Saudi Arabia warned women in the ultraconservative kingdom against challenging the male-only driving rules, saying that even supporting the protest online could be cause for arrest.
The warning cam on the eve before a planned protest by Saudi women activists who obtained driver’s licenses abroad. The internet has been key to organizing the protest and reaching out to international media about the demonstration.
While no law specifically bans women from driving in Saudi Arabia, the rules are still enforced by clerics who hold influence over the ruling monarchy, reports ABC News.
The country has adopted some reforms in recent years when it comes to women and passed its first domestic abuse law earlier his year. However, the reaction to the Saudi women driving ban protest shows the nation is still reluctant to allow women much freedom.
Several women supporting the Women’s Driving Campaign, which is supposed to happen on Saturday, reported receiving threatening phone calls, notes CNN. The calls came from men claiming to be from the Interior Ministry, warning them not to drive before, on, or after Saturday.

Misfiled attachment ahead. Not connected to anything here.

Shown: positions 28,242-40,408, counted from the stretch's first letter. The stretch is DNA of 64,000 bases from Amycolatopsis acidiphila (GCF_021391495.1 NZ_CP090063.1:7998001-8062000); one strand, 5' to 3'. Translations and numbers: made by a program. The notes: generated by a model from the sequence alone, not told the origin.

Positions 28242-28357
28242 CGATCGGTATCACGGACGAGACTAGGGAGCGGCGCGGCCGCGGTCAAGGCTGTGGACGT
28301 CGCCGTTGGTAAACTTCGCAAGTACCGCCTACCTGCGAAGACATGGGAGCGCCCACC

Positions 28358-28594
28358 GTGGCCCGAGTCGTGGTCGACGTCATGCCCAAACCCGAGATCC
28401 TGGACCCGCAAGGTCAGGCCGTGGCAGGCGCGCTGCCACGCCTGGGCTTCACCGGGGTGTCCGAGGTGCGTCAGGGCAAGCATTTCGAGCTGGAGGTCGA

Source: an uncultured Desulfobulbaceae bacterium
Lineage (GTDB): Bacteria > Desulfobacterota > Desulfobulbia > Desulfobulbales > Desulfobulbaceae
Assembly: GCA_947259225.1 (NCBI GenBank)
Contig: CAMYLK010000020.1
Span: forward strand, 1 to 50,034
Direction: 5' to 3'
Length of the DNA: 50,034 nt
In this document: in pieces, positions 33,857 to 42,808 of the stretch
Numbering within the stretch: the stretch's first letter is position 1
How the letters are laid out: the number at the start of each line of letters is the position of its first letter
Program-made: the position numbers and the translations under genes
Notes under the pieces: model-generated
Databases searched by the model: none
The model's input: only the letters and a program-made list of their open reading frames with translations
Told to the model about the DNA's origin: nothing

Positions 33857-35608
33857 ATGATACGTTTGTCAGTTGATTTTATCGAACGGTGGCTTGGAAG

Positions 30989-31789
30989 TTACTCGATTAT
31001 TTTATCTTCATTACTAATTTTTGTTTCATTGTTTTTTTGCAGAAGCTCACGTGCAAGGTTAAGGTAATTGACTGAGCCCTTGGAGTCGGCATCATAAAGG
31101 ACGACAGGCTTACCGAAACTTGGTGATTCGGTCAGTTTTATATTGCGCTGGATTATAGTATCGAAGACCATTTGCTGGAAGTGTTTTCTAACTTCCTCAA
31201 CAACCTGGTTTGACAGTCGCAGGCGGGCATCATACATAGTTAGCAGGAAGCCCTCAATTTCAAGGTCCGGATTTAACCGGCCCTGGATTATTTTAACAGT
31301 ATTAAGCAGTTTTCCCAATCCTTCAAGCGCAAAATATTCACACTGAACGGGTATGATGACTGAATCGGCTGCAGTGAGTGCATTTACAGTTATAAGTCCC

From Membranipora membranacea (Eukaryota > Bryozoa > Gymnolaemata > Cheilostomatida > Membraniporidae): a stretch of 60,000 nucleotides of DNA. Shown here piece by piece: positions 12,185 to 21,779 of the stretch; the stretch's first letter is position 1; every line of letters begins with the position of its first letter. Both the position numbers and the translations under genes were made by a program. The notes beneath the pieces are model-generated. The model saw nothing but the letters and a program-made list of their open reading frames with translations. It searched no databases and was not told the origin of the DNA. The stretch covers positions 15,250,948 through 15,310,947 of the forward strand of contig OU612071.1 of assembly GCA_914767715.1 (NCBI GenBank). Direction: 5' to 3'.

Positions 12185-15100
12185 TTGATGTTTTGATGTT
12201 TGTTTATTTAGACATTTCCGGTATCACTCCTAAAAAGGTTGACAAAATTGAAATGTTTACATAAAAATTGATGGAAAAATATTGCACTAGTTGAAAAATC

While Interior Ministry spokesman Major General Mansour Al-Turki denied any calls were made, he later conceded that the calls were a public relations move to help some people understand a written statement that was made on Wednesday. The statement read, “Laws will be fully enforced that day.”
Al-Turki sought to clarify the calls, explaining, “There was absolutely no threat to the women contacted. The communication was made to make sure the women understood the statement. It seemed some people did not understand the statement, and they expressed this publicly in one way or another.”
The statement issued by the country on Wednesday, added, “The laws of the Kingdom prohibit activities disturbing the public peace and opening venues to sedition.” Despite the warnings, Saudi Arabian women still plan on defying the driving ban.
[Image via ShutterStock]